Part of the excitement is the further option to create – and be credited as editor of – an entire text from your corrected OCR text. Gale’s release of the texts though 18thConnect to be corrected by TypeWright aims to have those texts re-imported in Gale’s database. But it seems Gale is also offering the chance for those corrected texts to be published either (possibly via 18thConnect or at least peer-reviewed by them) as digital editions or via Gale as a print text.
Now this is the odd point – what does Gale get out of releasing into the wilds of the open-access world its texts? ECCO isn’t cheap and a number of universities have spent a considerable amount of money for it; even JISC’s one-stop interface for both EEBO and ECCO isn’t much cheaper. Gale’s income would presumably suffer. One might be tempted to think that both of those moves to wider access suggest Gale’s anxiety over the continuing authority of ECCO (with its old OCR software, its reliance on microfilmed texts and small images) and the sustainability of this kind of database publishing model. One need only look at databases such as London Lives, or the William Godwin’s Diaries or the Digital Miscellenies Index to see where digital resources are going. It looks as if Gale is trying to maintain ECCO’s relevance by opening it up to wider access, paradoxically undermining potential income. Perhaps they figure that the market for ECCO is saturated and that there is nothing more to loose: they would reap the kudos from keeping up with the general thrust of more recent digital resources towards open access (there’s probably a buzzier-sounding phrase than that, I’m sure). As for those texts that would be released for publication outside of ECCO, they might figure that this would amount to only selected areas or authors and that the vast majority of texts on ECCO (non-canonical and found only through specialist searching) would be unaffected and so would continue to be the USP of ECCO.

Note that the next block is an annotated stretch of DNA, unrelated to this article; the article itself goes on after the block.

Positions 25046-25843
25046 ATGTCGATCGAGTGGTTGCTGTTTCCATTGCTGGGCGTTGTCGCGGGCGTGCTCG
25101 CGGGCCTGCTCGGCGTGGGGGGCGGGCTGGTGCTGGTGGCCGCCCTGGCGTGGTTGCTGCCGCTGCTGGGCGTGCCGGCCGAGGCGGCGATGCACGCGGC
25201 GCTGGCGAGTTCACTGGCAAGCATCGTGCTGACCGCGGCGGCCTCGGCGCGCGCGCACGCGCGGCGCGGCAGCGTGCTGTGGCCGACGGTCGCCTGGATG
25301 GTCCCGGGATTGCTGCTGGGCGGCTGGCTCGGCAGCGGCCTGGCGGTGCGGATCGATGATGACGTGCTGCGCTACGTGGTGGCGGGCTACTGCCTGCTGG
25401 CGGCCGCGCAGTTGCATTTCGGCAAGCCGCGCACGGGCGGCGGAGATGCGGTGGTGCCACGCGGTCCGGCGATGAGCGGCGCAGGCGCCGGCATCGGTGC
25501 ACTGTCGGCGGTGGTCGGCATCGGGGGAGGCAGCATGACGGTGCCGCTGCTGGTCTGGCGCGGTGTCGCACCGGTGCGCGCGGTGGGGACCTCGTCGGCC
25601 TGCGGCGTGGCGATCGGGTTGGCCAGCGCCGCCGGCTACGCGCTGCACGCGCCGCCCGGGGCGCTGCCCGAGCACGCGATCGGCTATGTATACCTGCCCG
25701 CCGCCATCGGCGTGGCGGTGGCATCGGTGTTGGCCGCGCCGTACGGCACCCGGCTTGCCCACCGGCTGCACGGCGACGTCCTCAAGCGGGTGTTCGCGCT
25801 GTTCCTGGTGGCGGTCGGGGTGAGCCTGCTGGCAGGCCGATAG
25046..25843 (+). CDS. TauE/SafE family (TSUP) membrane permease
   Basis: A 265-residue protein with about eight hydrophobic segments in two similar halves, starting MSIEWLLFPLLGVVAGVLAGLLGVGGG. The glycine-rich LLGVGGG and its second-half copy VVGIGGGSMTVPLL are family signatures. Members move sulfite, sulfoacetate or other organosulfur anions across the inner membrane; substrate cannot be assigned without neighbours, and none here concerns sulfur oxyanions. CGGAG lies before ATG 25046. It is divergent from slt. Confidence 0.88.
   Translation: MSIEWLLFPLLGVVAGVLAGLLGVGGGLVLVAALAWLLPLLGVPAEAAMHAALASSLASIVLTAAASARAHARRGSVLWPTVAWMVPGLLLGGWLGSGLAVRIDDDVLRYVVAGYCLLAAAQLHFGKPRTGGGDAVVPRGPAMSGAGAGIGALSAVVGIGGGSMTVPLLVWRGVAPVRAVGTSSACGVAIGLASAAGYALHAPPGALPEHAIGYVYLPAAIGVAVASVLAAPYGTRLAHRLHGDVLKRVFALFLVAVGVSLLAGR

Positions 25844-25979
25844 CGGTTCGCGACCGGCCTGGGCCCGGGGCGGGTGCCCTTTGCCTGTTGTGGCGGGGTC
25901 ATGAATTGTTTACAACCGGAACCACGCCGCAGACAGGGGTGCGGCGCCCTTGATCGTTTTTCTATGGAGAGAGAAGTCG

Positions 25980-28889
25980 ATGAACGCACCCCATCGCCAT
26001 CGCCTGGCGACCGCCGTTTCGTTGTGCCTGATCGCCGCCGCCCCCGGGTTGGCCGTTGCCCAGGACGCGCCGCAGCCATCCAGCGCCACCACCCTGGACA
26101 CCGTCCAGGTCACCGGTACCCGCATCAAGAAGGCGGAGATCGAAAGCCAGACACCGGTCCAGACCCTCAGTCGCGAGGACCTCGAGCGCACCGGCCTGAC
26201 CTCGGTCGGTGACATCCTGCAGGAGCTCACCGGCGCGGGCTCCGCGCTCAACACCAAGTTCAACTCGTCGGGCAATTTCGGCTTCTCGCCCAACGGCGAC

1 thought on “Improving ECCO part 2”
I think Gale’s position is an interesting one. I’m not privy to their thinking, certainly, but things I’ve heard suggest that Google Books caught them a bit off guard—and understandably so, since what Google did would have made no sense for any other company. To date, Google doesn’t offer ads against book searching. The explanation I’ve heard is that they feel that book search pays dividends for them in improving their other search services, so they’re willing to forego direct income from book search. But that means that the profit/loss calculations for Google Books must be really weird—not the kind of thing most businesses could contemplate. (I’m not sure how Google’s relatively recent foray into e-book sales change those calculations.)
If the struggle (for lack of a better word) between ECCO and Google were to hinge solely on who can algorithmically eke out better OCR, I think the advantage would doubtless be with Google—they simply have more resources to throw at the problem (financial, technical, and computational). By embracing an opportunity for getting human-corrected text, Gale doesn’t have to play that game. If the 18thConnect project can deliver Gale (practically) unimpeachable text for searching without costing them actual money (as opposed to notional lost subscription fees), then that might be worthwhile.
The other thing I suspect Gale is counting on, though (again, just a hunch) is the fetishization of the page image (even when it’s a scan of a mediocre black-and-white microfilm made 40 or more years ago). At some level, it may not matter if the texts of the books seeps out of ECCO, so long as people desire the page images, as well: go ahead and make the text open access, the page images will maintain a kind of aura of authenticity and authority, and only Gale will have the page images and the high-quality searchable text that users provided them (for free). I could be badly wrong about this, but my hunch is that Gale wouldn’t feel too threatened by the availability of isolated digital editions (minus page images) so long as ECCO remained the largest source in aggregate of eighteenth-century texts. How 18thConnect might alter that landscape in its role as an aggregator of digital editions is, I think, a really interesting unknown.